Three presidents have opted not to deliver their final speech in person; President Obama was not the fourth, tonight giving what was his last State of the Union address. He kicked it off with a wide grin, noting that for "this final one I'm going to try to make it a little shorter. I know some of you are antsy to get back to Iowa." Over the next 70 minutes he explained "I don't just want to talk about next year. I want to focus on the next five years, the next 10 years, and beyond." Indeed, as the New York Times observes, the speech "was more a broad statement of his vision rather than a policy prescription" (though he did announce a new effort to cure cancer led by Joe Biden). At the center of that vision: What the AP terms an "implicit call" to give Democrats a third consecutive term in the White House.
He "sought to contrast Republicans’ bleak appraisals of the state of the nation with his own upbeat argument," per the Times, as evidenced in lines like "anyone claiming that America's economy is in decline is peddling fiction." He also made what some are seeing as subtle references to Donald Trump:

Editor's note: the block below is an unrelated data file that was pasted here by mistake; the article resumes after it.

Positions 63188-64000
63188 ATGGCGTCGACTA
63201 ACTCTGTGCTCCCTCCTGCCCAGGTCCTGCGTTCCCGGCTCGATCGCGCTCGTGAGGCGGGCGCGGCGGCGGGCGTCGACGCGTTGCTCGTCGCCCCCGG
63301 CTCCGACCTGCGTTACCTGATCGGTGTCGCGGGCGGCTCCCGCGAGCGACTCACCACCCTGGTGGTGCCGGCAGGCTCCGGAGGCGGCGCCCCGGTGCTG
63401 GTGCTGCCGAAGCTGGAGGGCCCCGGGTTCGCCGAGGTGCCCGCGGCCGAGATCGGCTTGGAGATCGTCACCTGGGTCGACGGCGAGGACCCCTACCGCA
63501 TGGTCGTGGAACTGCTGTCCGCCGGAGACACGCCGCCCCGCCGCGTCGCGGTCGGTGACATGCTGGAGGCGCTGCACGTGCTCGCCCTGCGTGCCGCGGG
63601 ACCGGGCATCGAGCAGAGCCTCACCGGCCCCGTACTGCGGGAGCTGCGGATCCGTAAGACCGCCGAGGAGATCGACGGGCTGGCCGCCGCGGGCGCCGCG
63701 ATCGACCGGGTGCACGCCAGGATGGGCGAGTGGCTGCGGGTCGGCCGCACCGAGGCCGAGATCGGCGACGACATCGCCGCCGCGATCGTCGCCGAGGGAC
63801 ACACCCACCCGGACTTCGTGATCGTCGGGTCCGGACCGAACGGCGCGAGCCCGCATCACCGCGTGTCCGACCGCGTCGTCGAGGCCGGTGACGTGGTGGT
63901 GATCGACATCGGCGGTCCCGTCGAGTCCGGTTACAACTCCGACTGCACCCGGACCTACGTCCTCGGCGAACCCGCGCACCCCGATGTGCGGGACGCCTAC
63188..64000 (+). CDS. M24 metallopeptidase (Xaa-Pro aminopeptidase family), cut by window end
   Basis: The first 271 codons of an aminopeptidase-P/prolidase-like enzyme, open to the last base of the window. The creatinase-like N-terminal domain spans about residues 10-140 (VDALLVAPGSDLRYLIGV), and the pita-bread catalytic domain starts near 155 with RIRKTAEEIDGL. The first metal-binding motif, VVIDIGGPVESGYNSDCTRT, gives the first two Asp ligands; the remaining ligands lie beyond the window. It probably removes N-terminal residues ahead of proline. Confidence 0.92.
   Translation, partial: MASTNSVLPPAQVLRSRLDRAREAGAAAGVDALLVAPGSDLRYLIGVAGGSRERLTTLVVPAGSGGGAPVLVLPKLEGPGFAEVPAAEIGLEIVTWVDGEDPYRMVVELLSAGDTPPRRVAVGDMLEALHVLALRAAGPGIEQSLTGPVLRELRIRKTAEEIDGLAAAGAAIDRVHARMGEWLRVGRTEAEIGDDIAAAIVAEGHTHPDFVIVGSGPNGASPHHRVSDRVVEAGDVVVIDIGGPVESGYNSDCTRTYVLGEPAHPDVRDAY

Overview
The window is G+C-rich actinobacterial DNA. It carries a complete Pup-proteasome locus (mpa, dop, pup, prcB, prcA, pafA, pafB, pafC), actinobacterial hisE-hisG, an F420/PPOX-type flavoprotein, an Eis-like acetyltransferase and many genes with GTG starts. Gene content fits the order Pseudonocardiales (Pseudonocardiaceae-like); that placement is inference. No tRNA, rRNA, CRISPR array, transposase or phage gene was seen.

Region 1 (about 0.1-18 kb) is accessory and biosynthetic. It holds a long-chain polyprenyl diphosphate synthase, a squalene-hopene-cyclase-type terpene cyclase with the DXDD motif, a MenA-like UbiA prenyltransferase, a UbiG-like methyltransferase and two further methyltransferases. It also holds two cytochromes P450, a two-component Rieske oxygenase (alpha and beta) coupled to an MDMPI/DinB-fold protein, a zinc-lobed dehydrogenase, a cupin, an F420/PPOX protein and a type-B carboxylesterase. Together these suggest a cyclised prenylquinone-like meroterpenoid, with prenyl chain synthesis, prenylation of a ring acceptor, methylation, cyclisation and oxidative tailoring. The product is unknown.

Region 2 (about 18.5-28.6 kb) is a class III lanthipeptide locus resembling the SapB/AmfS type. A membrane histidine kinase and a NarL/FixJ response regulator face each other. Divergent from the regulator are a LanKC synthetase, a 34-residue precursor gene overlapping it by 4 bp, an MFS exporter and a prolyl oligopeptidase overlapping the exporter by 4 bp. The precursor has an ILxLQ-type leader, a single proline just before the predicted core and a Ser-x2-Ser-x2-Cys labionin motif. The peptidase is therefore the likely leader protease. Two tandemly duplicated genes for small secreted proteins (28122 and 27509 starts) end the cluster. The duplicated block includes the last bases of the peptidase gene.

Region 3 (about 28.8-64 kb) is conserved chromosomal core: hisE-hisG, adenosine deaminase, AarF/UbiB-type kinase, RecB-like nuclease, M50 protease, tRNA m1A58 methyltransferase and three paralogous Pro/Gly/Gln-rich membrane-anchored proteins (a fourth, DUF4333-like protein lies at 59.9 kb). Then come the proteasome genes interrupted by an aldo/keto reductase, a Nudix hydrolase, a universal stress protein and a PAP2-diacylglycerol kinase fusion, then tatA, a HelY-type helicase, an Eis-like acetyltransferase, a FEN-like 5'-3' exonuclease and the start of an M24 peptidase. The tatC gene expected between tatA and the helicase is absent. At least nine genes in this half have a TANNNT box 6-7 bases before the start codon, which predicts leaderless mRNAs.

- "Each time, there have been those who told us to fear the future; who claimed we could slam the brakes on change, promising to restore past glory if we just got some group or idea that was threatening America under control. And each time, we overcame those fears. We did not, in the words of Lincoln, adhere to the 'dogmas of the quiet past.' Instead we thought anew, and acted anew."
- "When politicians insult Muslims, when a mosque is vandalized, or a kid bullied, that doesn't make us safer. That’s not telling it like it is. It’s just wrong. It diminishes us in the eyes of the world. It makes it harder to achieve our goals. And it betrays who we are as a country."
- "The future we want ... is within our reach. But it will only happen if we work together. It will only happen if we can have rational, constructive debates. It will only happen if we fix our politics."
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